Medical Services

Fresh Frozen Plasma (FFP) and Thawed Plasma


One unit of FFP or thawed plasma is the plasma taken from a unit of whole blood. FFP is frozen within eight hours of collection. FFP contains all coagulation factors in normal concentrations. Thawed plasma may be transfused up to 5 days after thawing and contains slightly decreased levels of Factor V (66+/-9%) and decreased Factor VIII levels (41+/-8%). Plasma is free of red blood cells, leukocytes and platelets. One unit is approximately 250mL and must be ABO compatible. Rh factor need not be considered. Since there are no viable leukocytes, plasma does not carry a risk of CMV transmission or Graft Vs. Host Disease (GVHD).


Plasma transfusion is indicated in patients with documented coagulation factor deficiencies and active bleeding, or who are about to undergo an invasive procedure.

Deficiencies may be congenital or acquired secondary to liver disease, warfarin anticoagulation, disseminated intravascular coagulation, or massive replacement with red blood cells and crystalloid/colloid solutions. FFP should not be used for Hemophilia B (Factor IX) deficiency unless Factor IX concentrate is not available. FFP, but not thawed plasma, can be used for Factor V deficiency. Recombinant or Factor VIII concentrates should be used to replace Factor VIII.

Usually, there is an increase of at least 1.5 times the normal PT or PTT, or an INR ≥ 1.6 before clinically important factor deficiency exists. This corresponds to factor levels <30% of normal.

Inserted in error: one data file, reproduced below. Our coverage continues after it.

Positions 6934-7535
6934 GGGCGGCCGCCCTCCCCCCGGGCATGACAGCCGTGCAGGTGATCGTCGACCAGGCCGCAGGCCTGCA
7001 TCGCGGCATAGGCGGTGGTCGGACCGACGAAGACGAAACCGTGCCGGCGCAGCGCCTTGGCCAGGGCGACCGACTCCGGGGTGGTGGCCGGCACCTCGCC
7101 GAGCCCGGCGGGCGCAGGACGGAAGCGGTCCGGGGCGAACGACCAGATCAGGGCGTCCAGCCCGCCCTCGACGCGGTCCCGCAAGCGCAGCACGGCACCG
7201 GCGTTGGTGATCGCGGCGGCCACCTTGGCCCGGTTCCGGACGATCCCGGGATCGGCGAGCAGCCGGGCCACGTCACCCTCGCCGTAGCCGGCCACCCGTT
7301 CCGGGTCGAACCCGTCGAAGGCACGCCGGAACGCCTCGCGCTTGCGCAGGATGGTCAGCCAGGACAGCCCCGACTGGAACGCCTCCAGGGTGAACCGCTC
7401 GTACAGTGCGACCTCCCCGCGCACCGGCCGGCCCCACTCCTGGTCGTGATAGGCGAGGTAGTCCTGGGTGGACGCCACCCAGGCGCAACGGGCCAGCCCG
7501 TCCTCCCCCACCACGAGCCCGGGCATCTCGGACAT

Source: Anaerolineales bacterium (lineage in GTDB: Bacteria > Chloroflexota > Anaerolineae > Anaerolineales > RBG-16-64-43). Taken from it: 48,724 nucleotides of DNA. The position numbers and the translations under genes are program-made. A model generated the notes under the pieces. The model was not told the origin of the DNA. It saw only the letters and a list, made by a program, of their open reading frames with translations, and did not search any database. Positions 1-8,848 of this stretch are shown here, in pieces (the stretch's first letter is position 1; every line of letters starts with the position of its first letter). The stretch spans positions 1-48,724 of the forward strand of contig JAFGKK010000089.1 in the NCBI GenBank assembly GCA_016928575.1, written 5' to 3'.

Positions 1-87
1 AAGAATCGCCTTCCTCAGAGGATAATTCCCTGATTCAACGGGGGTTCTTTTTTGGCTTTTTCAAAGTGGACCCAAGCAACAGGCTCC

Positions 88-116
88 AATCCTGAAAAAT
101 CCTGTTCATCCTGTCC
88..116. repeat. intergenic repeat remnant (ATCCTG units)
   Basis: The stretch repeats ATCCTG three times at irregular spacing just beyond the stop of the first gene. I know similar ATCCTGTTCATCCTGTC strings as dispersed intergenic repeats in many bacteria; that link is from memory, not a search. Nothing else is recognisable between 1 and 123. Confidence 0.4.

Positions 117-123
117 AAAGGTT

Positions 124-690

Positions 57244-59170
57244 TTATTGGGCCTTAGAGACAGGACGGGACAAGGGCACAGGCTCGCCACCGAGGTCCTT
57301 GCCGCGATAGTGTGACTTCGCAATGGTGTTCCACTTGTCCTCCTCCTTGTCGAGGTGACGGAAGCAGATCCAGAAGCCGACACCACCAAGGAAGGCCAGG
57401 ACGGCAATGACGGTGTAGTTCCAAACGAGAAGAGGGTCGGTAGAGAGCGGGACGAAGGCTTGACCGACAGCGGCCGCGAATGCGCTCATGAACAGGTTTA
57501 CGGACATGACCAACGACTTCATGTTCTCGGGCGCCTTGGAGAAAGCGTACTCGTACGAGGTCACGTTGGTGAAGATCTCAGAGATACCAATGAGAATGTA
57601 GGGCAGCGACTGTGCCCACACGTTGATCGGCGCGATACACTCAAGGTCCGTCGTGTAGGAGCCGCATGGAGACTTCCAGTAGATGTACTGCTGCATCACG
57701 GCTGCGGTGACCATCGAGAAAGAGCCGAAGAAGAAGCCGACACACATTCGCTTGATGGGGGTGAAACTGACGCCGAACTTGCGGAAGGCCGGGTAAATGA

Reversal of warfarin anticoagulation with plasma is indicated only if significant bleeding or risk is present. Often it will require recurrent transfusion to maintain normal factor levels. Otherwise, reversal can be achieved by giving Vitamin K or holding warfarin two to three days prior to a planned procedure. Rapid reversal for life threatening bleeding may be achieved with recombinant Factor VIIa (Novo7®).

Plasma is indicated in the treatment of thrombotic thrombocytopenic purpura (TTP), usually in conjunction with plasma exchange.

Plasma should not be used for volume expansion unless the patient also has a significant coagulopathy and is bleeding. Pediatric patients dosing is 10-15mL/kg, to provide ~15-20% rise in factor levels.

Plasma – Dosage

Volume of 1 Unit Plasma: 200-250 mL
1 mL plasma contains 1 u coagulation factors
1 Unit contains 220 u coagulation factors
Factor recovery with transfusion = 40%
1 Unit provides ~80 u coagulation factors
70 kg X .05 = plasma volume of 35 dL (3.5 L)
80 u = 2.3 u/dL = 2.3% (of normal 100 u/dL) 35 dL

In a 70 kg Patient:
1 Unit Plasma increases most factors ~2.5%
4 Units Plasma increase most factors ~10%

Initial Dose of FFP
10cc/Kg (round up to nearest 200cc) = #units FFP / 200 cc/unit FFP

Therapeutic Effect

Usually an increase in factor levels of at least 10% will be needed for any significant change in coagulation status, so the usual dose is four units, but the amount will vary depending on the patient’s size and clotting factor levels. Hematology consultation is advised concerning the dose of plasma.

Recommended Coagulation Parameters
for Common Procedures
Platelet Count* INR
Lumbar Puncture ≥50,000 ≤1.5
Paracentesis ≥30,000 ≤2.0
Thoracentesis ≥50,000 ≤1.5
Transbronchial Lung Biopsy ≥50,000 ≤1.5
Subclav/IJ Line ≥30,000 ≤1.5
Renal Biopsy ≥50,000 ≤1.5
Liver Biopsy ≥50,000 ≤1.5
Hickmann, Groshong Catheters ≥50,000 ≤1.5

* These numbers assume normal platelet function. Conditions that may affect platelet function include renal failure, medications, leukemias and myelodysplasias, and congenital disorders. Bleeding Time is a poor predictor of surgical bleeding. The Usefulness of Platelet Function Analysis (PFA) in predicting surgical bleeding is unknown.

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